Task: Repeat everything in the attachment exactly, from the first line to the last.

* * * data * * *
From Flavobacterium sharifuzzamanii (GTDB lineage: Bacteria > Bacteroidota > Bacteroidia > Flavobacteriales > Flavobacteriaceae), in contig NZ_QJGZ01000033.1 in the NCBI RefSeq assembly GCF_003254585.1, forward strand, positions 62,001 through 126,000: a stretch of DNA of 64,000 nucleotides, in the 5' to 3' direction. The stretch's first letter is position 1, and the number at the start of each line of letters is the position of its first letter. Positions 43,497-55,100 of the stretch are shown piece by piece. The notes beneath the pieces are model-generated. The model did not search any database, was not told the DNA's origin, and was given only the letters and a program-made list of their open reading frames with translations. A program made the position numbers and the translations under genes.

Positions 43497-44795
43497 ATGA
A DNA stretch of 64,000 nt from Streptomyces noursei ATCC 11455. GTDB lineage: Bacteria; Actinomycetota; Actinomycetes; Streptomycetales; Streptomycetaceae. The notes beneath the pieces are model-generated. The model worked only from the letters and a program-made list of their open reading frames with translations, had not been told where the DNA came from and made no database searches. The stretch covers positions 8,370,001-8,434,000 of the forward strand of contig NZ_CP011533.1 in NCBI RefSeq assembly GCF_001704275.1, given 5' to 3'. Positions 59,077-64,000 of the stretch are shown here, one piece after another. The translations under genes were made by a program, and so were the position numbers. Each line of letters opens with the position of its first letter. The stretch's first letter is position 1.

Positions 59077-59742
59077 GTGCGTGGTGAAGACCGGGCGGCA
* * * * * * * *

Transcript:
From Flavobacterium sharifuzzamanii (GTDB lineage: Bacteria > Bacteroidota > Bacteroidia > Flavobacteriales > Flavobacteriaceae), in contig NZ_QJGZ01000033.1 in the NCBI RefSeq assembly GCF_003254585.1, forward strand, positions 62,001 through 126,000: a stretch of DNA of 64,000 nucleotides, in the 5' to 3' direction. The stretch's first letter is position 1, and the number at the start of each line of letters is the position of its first letter. Positions 43,497-55,100 of the stretch are shown piece by piece. The notes beneath the pieces are model-generated. The model did not search any database, was not told the DNA's origin, and was given only the letters and a program-made list of their open reading frames with translations. A program made the position numbers and the translations under genes.

Positions 43497-44795
43497 ATGA
A DNA stretch of 64,000 nt from Streptomyces noursei ATCC 11455. GTDB lineage: Bacteria; Actinomycetota; Actinomycetes; Streptomycetales; Streptomycetaceae. The notes beneath the pieces are model-generated. The model worked only from the letters and a program-made list of their open reading frames with translations, had not been told where the DNA came from and made no database searches. The stretch covers positions 8,370,001-8,434,000 of the forward strand of contig NZ_CP011533.1 in NCBI RefSeq assembly GCF_001704275.1, given 5' to 3'. Positions 59,077-64,000 of the stretch are shown here, one piece after another. The translations under genes were made by a program, and so were the position numbers. Each line of letters opens with the position of its first letter. The stretch's first letter is position 1.

Positions 59077-59742
59077 GTGCGTGGTGAAGACCGGGCGGCA